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Methane emissions

Afvalzorg has years of experience in the field of quantifying methane emissions originating from landfills. Methane emission can be quantified by means of modelling or in in situ measurements.

Methane emission modelling
Over the last couple of years, Afvalzorg has compared six different emission models of which four models are used to register emission to regulation of the European Pollutant Release and Transfer Register  (E-PRTR), versus measured emission data. The comparison of these models showed large differences in modelled methane emissions. Questions can be raised whether E-PRTR goals are going to be met if there is a large model dependency.

Afvalzorg believes that if we want to come to comparable, consistent and accurate European datasets, model dependency should be ruled out by applying harmonised guidance to quantify methane emission by modelling. In the paper “Comparison of methane emission models”, Afvalzorg made a first attempt towards achieving this goal.
In addition Afvalzorg since 2009 assits the European Commission in drafting improved guidance for landfill gas control. With support of the Dutch environment agency a new simple landfill gas generation and emission model based on IPCC recommended parameters has been developed.

Methane emission measurement
In cooperation with ECN (Dutch Energy Research Centre) Afvalzorg has developed a simple and cheap methane emission measurement method. The method was tested on a Dutch and Danish landfill and verified with measurement data from the scientifically approved Dynamic Plume Method (DPM).
The simple and cheap method is performed according to the “Static Plume Methodology”. During a measurement campaign evacuated gas bottles are used and via capillaries ambient air is sampled during a certain period of time. Gas bottles are positioned in the vicinity of the landfill, down wind and perpendicular to the wind direction. Once opened, the gas bottles are sampling ambient air at a known rate via the critical capillary. Next to ambient air also a tracer gas is sampled due to the fact that tracer gas is released from the landfill at a known rate.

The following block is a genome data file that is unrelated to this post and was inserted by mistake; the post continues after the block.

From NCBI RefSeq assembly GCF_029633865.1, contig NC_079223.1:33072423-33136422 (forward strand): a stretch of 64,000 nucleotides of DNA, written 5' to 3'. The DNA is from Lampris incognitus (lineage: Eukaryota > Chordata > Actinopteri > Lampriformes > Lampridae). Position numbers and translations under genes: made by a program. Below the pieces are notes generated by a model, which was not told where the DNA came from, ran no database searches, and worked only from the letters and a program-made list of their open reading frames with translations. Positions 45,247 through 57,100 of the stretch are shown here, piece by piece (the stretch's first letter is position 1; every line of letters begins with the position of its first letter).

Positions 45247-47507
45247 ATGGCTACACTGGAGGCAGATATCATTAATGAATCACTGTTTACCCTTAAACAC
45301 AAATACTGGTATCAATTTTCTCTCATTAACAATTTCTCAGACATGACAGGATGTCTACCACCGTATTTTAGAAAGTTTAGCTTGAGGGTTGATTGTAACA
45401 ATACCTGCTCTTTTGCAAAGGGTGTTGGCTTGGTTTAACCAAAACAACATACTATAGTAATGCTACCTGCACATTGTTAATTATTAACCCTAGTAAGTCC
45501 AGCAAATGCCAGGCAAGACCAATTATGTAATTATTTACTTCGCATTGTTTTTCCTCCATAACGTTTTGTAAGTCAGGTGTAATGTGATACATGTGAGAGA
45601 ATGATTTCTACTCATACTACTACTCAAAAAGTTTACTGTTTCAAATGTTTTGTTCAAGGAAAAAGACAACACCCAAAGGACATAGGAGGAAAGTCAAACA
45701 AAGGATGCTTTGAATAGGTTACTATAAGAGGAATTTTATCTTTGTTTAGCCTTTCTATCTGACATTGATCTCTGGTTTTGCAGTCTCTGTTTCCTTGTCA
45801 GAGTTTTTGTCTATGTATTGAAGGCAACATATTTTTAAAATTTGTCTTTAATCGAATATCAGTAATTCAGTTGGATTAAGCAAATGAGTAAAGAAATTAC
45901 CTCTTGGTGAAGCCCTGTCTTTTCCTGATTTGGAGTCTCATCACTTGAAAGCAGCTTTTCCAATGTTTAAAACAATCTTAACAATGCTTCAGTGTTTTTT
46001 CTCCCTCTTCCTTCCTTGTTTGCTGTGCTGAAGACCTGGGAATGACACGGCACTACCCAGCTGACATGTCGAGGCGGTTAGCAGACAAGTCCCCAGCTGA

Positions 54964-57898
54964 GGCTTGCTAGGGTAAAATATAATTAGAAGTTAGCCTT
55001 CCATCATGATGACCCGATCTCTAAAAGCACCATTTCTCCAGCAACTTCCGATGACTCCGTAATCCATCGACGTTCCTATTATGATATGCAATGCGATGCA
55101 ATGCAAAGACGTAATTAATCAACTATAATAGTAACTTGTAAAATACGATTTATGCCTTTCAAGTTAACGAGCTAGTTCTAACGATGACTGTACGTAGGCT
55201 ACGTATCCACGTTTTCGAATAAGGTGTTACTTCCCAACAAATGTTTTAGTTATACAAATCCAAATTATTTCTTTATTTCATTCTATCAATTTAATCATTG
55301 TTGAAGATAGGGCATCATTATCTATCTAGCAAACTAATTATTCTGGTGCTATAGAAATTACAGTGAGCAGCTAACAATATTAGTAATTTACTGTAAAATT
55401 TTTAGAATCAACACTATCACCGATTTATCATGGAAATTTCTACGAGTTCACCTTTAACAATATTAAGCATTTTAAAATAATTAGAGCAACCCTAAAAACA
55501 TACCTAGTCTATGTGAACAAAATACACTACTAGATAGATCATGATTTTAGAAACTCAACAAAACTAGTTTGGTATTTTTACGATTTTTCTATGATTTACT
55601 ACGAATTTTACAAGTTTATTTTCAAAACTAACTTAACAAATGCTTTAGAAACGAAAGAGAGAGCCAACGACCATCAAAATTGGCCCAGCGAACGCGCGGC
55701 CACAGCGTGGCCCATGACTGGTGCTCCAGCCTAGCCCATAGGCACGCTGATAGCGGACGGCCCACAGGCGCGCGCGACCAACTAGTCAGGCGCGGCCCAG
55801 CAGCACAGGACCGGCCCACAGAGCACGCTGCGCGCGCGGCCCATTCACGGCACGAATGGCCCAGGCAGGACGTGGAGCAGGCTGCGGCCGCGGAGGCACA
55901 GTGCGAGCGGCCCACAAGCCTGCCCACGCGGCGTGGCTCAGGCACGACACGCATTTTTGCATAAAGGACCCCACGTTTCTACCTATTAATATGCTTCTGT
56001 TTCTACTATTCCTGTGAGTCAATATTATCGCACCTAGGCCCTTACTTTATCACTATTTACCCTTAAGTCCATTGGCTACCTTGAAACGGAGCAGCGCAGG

Ambient air contains known oxygen and nitrogen concentrations, but down wind of the landfill, now air will also contain methane and tracer gas emitting from the landfill. After six hours of sampling, gas bottles are closed. Sampled gas is analysed for methane and tracer gas in a laboratory. Methane emission is determined solely by the ratio of released tracer gas (dilution) and the combined concentration of methane in all gas bottles. Various campaigns have shown that the simple and cheap measurement technique compares very well to more expensive DPM techniques.

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